-- A landmark law enacted 24 years ago to govern investigations and prosecutions of violent crimes against women is set to expire this month, and Congress has little time to rush to its rescue.

-- Immigration. Technology. Trump. A lot has changed in small-town America. One Iowa town drew the line at its movie theater.

DECISION CALIFORNIA

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With election day now only about seven weeks away, we’re going to routinely highlight the important role California is playing in this midterm election. In particular, the state is home to a handful of battleground races for the House of Representatives that could affect the outcome of which party is in power come January.

Look for updates in our newsletters and on our Decision California page online.

-- Congressional Republicans are launching another tax-cut push this week. And in California, it could further inflame debate about the controversial new $10,000 limit on deductions for state and local tax payments that hits many residents hard.

-- If a blue wave of Democrats sweeps across California congressional races this fall, it could be strengthened by what voters did in 2010 — taking the process of drawing districts away from politicians and giving it to an independent commission.

-- Columnist Robin Abcarian hits the campaign trail with the Latino Arab American candidate trying to oust Rep. Duncan Hunter.

POLITICAL ROAD MAP: HOW WE GOT PROPOSITION 11

When voters open their ballot pamphlet this fall and see that they’re being asked to decide whether ambulance company workers should get mandatory rest breaks, they may wonder how such a seemingly narrow topic ended up on the statewide ballot.

But the path for Proposition 11 was a familiar one: an industry that fails to get satisfaction from the Legislature decides to take its case to the voters.

TODAY’S ESSENTIALS

-- For nearly a year, investigators have been trying to determine what caused the deadly Tubbs fire in Northern California in 2017. The answer will have huge implications for residents, insurers and, perhaps most importantly, Pacific Gas & Electric Co.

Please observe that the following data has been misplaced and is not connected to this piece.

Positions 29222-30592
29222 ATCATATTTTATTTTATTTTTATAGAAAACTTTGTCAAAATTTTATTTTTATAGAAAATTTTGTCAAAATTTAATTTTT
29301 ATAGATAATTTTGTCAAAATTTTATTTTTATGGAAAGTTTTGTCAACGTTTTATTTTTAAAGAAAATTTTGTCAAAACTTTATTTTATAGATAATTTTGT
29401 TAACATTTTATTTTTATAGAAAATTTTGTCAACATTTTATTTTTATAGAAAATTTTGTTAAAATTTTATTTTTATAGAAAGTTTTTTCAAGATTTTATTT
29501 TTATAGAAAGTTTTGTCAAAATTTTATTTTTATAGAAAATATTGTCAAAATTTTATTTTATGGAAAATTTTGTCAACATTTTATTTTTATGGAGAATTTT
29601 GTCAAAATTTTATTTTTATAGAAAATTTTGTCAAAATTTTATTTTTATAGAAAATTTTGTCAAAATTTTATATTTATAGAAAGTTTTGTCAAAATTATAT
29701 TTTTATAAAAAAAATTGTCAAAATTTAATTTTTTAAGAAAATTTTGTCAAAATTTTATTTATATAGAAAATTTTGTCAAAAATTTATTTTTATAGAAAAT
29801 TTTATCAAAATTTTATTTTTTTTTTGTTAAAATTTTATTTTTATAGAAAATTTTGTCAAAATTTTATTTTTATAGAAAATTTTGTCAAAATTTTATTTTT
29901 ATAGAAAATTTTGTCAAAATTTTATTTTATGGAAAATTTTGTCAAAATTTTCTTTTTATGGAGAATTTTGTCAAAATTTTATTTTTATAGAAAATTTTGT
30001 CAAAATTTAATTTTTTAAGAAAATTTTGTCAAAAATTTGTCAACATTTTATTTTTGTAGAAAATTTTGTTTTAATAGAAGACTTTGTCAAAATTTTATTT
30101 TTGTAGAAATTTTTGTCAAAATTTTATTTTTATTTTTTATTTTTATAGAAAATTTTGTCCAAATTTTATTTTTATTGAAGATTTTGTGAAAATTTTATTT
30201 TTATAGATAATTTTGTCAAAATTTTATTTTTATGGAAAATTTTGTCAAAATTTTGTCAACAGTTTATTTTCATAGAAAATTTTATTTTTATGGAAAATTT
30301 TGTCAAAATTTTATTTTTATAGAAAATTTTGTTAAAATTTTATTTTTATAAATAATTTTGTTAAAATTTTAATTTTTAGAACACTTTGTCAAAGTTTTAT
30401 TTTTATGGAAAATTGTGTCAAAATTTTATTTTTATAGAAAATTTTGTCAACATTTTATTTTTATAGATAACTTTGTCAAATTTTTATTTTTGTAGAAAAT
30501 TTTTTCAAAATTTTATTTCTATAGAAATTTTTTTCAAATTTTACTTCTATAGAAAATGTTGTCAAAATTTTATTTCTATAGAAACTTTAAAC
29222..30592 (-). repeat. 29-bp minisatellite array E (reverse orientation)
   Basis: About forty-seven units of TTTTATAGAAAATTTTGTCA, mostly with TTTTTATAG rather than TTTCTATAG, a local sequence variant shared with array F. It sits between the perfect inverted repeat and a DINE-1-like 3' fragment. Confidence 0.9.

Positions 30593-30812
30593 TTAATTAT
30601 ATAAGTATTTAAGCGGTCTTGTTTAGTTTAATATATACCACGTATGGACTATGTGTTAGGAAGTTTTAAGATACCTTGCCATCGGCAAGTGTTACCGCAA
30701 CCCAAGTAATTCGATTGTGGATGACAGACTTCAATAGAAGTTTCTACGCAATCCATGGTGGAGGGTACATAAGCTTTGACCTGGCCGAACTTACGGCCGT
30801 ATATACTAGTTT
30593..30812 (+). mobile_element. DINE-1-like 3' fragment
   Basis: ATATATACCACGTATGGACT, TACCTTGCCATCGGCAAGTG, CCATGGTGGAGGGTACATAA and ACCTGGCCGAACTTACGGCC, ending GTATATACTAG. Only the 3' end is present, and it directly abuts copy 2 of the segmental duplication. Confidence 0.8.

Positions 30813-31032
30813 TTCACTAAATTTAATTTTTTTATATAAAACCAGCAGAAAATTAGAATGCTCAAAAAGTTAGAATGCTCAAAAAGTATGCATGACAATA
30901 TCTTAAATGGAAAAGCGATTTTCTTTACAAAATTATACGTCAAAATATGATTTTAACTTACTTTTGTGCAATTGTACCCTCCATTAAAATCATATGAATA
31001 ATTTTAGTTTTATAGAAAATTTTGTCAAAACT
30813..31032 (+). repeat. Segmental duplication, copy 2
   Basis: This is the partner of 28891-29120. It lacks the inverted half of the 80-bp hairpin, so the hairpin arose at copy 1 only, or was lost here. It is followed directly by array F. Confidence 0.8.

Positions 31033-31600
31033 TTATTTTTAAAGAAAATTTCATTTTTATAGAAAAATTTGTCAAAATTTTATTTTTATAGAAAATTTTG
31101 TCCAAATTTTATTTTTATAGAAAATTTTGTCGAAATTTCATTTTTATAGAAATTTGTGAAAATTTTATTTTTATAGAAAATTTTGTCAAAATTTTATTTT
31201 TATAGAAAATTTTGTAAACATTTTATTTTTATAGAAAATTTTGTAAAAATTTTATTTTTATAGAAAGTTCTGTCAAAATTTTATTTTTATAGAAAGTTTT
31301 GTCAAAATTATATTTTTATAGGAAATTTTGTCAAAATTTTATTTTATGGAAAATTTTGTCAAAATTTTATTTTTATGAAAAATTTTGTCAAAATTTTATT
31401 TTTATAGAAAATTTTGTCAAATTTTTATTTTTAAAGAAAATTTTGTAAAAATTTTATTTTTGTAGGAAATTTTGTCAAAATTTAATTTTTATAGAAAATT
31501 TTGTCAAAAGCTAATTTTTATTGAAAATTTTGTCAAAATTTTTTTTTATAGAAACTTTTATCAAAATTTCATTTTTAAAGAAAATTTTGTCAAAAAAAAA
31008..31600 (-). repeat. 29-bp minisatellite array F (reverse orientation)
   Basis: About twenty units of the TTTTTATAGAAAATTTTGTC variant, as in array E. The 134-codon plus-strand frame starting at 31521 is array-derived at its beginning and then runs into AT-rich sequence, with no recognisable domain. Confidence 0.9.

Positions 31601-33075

-- California’s pot czar is being squeezed between lobbyists for the cannabis industry on one side, and cities and law enforcement on the other, who are battling over a proposal to allow marijuana deliveries in municipalities that have banned pot sales.

-- With less than two months until election day, California’s two gubernatorial contenders remained locked in a standoff over whether they’ll meet in a formal debate to discuss the issues facing the state.

-- Former Secretary of State Condoleezza Rice endorsed Republican John Cox for California governor on Thursday, saying he has the vision to address the state’s most vexing problems.

-- Having fallen short in his recent campaign for governor, conservative state Assemblyman Travis Allen is weighing a run for chairman of the state GOP with the goal of “leading California Republicans back to statewide relevance.”

-- A Compton water district that has delivered brown water and therefore could be abolished under legislation on the governor’s desk is waging an eleventh-hour campaign for its survival.

-- Los Angeles County Sheriff Jim McDonnell skipped a reelection debate on Saturday, another awkward episode in a high-powered election that’s left many scratching their heads.

-- California housing crisis podcast: What the Legislature did in 2018 and what’s coming next.

LOGISTICS

Essential Politics is published Monday and Friday.